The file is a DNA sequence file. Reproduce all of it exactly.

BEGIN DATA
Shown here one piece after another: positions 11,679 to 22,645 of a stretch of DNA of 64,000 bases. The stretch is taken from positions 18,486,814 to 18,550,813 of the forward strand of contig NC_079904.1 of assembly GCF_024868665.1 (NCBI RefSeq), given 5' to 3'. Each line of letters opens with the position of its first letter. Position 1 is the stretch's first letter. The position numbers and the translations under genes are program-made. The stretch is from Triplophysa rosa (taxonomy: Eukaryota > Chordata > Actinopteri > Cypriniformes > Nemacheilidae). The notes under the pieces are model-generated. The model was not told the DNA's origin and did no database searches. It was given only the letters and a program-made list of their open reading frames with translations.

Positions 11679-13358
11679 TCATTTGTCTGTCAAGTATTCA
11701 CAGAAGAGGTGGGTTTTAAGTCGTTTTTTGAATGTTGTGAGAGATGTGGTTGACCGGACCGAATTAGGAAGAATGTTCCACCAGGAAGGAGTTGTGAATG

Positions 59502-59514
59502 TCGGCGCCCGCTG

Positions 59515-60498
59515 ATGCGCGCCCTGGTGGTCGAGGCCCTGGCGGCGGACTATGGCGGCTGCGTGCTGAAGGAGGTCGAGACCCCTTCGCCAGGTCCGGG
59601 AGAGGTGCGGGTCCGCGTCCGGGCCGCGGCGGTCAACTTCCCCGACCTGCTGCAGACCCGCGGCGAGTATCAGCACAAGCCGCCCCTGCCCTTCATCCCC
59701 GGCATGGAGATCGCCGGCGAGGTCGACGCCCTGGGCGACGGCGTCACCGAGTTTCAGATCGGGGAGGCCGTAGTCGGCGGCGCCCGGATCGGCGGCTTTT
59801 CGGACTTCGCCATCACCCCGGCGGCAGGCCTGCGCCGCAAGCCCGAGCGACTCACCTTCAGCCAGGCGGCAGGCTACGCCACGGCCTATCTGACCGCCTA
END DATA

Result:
Shown here one piece after another: positions 11,679 to 22,645 of a stretch of DNA of 64,000 bases. The stretch is taken from positions 18,486,814 to 18,550,813 of the forward strand of contig NC_079904.1 of assembly GCF_024868665.1 (NCBI RefSeq), given 5' to 3'. Each line of letters opens with the position of its first letter. Position 1 is the stretch's first letter. The position numbers and the translations under genes are program-made. The stretch is from Triplophysa rosa (taxonomy: Eukaryota > Chordata > Actinopteri > Cypriniformes > Nemacheilidae). The notes under the pieces are model-generated. The model was not told the DNA's origin and did no database searches. It was given only the letters and a program-made list of their open reading frames with translations.

Positions 11679-13358
11679 TCATTTGTCTGTCAAGTATTCA
11701 CAGAAGAGGTGGGTTTTAAGTCGTTTTTTGAATGTTGTGAGAGATGTGGTTGACCGGACCGAATTAGGAAGAATGTTCCACCAGGAAGGAGTTGTGAATG

Positions 59502-59514
59502 TCGGCGCCCGCTG

Positions 59515-60498
59515 ATGCGCGCCCTGGTGGTCGAGGCCCTGGCGGCGGACTATGGCGGCTGCGTGCTGAAGGAGGTCGAGACCCCTTCGCCAGGTCCGGG
59601 AGAGGTGCGGGTCCGCGTCCGGGCCGCGGCGGTCAACTTCCCCGACCTGCTGCAGACCCGCGGCGAGTATCAGCACAAGCCGCCCCTGCCCTTCATCCCC
59701 GGCATGGAGATCGCCGGCGAGGTCGACGCCCTGGGCGACGGCGTCACCGAGTTTCAGATCGGGGAGGCCGTAGTCGGCGGCGCCCGGATCGGCGGCTTTT
59801 CGGACTTCGCCATCACCCCGGCGGCAGGCCTGCGCCGCAAGCCCGAGCGACTCACCTTCAGCCAGGCGGCAGGCTACGCCACGGCCTATCTGACCGCCTA